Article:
I went for a little walk today, it was misty but very mild. At about three in the afternoon I stepped out wanting to enjoy the birdsong along the way. There is a little boreen (path) close by, which is flanked by rock and hedge on both sides. I find the nicest little plants there and today was no different even if it is mid-winter. The temperature is 11C which is quite normal for the time of the year here in sub-tropical West Cork (due to the gulf-stream bringing warmth to our region). There was a slight smell of some coal burning chimney’s but only slight as the breeze carried the smell away. It was great to feel the fresh breeze on my face and give my legs some movement after all the sitting down at my study the last few months. I finished my course now and I found it immensely interesting. Thank you Yale University and Coursera. I learned all about the development of Gothic architecture in Cathedral building, and read some medieval literature and history. I feel so enriched by it all and enjoyed every minute of it. It is now back to my blog writing and to my garden! Wishing everyone of my friends and followers a relaxing day and a nice Christmas.
Today while gardening a lovely butterfly came to check out some dark pink Oxalis flowers, it was a warm and sunny day here in West Cork, and because the two previous days we experienced soft Irish rain the garden was fresh and beautiful. The colours and the green shades were easy on the eye. And since we have quite a few wild flowers in bloom, we are visited by a good variety of visitors from the insect world. But today it was the butterflies that took away first price. Yes, since I started reading the book “The Butterfly Isles: A Summer in Search of Our Emperors and Admirals” by Patrick Barkham, my interest in butterflies has intensified. Patrick Barkham first went butterfly spotting as a child with his father in Norfolk. His book documents his search for different butterflies found in the British islands. It is a slow read but quite interesting, I am hooked.
I think that the butterfly in my photos is a Green-veined White (Pieris Napi).
Biodiversity Ireland is holding a Butterfly Bash this week and we are sending records of all the butterflies we see into https://records.biodiversityireland.ie/start-recording
Lovely to have seen this striking butterfly today and I will be on the look out for more. I hope you enjoy them too.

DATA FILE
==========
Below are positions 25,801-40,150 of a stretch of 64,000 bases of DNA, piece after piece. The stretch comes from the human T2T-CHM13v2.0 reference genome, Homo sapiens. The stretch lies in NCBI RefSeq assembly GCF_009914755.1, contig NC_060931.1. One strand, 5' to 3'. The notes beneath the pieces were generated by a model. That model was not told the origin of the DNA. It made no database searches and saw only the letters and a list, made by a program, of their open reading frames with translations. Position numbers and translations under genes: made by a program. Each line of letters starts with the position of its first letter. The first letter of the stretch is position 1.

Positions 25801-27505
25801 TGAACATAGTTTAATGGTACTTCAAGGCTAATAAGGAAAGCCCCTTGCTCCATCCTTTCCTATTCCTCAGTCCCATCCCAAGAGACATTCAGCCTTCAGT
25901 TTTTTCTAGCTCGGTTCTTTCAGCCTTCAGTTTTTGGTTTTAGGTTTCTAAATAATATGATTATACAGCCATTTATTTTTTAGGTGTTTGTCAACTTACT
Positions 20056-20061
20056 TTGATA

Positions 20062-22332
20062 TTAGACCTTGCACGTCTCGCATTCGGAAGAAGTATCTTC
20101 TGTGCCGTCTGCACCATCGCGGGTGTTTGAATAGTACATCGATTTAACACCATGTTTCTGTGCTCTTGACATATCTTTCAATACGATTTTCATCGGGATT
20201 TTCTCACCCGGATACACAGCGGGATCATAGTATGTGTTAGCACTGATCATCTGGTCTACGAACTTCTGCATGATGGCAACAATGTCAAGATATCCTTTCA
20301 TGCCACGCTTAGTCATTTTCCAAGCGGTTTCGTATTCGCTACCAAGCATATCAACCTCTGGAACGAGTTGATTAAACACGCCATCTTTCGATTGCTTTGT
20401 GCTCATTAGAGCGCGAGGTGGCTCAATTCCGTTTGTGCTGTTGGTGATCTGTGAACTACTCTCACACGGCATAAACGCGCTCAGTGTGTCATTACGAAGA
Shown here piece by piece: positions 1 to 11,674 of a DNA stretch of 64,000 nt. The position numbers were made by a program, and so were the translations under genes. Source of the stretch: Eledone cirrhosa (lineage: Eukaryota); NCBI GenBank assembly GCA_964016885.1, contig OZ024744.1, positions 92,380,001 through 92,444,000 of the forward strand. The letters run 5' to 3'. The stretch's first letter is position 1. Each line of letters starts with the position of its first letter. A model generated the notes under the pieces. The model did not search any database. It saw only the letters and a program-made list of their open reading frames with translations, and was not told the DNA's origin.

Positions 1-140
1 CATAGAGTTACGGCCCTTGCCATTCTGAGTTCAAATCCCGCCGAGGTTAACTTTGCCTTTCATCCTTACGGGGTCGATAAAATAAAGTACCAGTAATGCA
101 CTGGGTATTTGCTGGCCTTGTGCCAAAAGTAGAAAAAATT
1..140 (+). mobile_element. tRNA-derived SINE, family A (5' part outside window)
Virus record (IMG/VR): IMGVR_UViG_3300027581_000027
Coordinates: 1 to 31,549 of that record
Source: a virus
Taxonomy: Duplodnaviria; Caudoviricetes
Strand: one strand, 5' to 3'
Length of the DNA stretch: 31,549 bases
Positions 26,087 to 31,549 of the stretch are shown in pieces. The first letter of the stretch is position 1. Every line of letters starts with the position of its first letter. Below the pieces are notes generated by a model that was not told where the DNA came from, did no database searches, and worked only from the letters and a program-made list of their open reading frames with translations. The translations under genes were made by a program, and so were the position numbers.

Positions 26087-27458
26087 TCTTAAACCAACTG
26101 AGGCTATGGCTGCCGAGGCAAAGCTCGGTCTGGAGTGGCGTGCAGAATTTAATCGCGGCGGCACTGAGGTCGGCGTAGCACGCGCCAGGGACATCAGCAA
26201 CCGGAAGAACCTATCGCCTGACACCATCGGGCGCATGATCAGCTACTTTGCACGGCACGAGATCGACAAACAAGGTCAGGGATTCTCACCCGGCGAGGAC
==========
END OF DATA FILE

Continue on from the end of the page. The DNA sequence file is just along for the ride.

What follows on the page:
“WE ARE ALL BUTTERFLIES. EARTH IS OUR CHRYSALIS.” LeeAnn Taylor
While here on the island of Gozo I have been taking note of and enjoying the trees unfamiliar to me. It is nice and interesting to find out what they are called and then to search on Google information about their uses, growth, country of origin and so on, it keeps me quiet busy at times. Then I will take many photos of all the different attributions, leaves, flowers, seeds, seed hulks, shoots, trunks etc. And of course I like to share this in my blog, my blog is after all a celebration of all the earth so generously has to offer to us and to life itself. And so here goes, I hope you enjoy.
The Ombu tree, or to give it its proper name the Phytolacca dioica L. is an attractive tree. I found it growing in the area of Ghajnsielem along the main road. I was amazed to learn that this tree is actually an evergreen shrub that can become quite old and grow to look like a rather large tree. I became fascinated by the beautiful glossy dark green leaves, looking very healthy and growing very vigorously out of the trunk. Apparently the more you cut it, the more fiercely it grows. Its trunk is a soft spongy wood, the rings are loose and not at all like proper timber rings. It is resistant to fire and drought and this is due to its many trunks which store water very efficiently in its large base. Its sap is poisonous. The Ombu is a South American relative of the pokeweed (P. Americana) It is indigenous to Argentina, Brazil and Uruguay, there it grows easily in the wild, and it is there that it manages to survive on the pampas. Put to good use because of its large canopy it shelters both animals and humans alike, but is especially good for the many cattle and so is of agricultural value.